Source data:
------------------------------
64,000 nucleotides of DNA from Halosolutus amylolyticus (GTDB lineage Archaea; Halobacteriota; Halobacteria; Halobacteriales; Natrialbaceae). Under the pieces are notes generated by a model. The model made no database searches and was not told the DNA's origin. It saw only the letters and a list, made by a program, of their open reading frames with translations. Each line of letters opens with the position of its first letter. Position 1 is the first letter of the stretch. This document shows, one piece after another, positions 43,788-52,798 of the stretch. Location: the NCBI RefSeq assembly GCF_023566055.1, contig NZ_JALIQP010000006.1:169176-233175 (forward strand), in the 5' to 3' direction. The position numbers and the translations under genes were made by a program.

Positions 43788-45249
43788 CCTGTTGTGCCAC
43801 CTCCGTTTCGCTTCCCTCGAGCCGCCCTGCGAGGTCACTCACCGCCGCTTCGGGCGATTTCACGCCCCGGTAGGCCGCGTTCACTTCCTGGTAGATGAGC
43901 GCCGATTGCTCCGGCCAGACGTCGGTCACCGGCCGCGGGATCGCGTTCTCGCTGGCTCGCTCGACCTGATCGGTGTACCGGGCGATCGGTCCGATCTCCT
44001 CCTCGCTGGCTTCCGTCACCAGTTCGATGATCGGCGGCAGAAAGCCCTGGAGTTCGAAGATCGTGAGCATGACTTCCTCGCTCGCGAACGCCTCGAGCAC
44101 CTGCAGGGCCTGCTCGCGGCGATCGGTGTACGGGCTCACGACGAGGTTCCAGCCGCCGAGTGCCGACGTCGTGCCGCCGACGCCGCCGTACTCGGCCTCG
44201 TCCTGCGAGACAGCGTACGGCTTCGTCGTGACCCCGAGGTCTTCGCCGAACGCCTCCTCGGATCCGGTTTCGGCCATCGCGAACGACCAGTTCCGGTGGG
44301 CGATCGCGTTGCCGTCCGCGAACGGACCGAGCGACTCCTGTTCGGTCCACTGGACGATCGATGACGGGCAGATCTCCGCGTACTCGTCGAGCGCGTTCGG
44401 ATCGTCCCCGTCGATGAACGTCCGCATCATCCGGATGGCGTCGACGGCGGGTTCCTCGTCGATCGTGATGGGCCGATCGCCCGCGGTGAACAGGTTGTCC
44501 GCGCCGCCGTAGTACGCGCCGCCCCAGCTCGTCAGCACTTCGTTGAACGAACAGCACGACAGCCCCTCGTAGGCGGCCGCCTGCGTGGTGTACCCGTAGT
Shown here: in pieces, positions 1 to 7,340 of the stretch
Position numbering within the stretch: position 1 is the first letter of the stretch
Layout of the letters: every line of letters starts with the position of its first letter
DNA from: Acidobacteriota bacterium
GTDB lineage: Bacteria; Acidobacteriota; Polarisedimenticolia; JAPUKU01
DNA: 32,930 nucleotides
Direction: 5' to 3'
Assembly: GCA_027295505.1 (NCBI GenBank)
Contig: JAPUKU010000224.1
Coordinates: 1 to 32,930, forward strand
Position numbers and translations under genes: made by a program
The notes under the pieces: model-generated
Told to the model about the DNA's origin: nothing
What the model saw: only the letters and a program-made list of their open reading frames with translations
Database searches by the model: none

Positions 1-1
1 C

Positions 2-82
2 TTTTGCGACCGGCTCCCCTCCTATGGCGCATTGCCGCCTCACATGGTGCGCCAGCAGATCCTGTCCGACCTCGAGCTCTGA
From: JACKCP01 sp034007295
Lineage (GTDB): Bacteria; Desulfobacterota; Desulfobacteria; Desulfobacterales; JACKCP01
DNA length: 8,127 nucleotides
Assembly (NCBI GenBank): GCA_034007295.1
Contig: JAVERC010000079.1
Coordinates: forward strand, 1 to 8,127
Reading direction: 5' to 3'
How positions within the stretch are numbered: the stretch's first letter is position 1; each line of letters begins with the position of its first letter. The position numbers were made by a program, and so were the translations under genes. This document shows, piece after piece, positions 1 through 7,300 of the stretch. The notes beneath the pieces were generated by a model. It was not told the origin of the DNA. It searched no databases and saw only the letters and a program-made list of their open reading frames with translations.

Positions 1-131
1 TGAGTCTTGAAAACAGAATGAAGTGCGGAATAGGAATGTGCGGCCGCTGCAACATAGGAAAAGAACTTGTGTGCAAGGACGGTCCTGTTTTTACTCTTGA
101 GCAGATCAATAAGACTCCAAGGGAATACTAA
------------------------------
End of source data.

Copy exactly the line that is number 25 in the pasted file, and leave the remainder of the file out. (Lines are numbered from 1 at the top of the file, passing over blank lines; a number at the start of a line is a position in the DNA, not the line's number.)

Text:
What the model saw: only the letters and a program-made list of their open reading frames with translations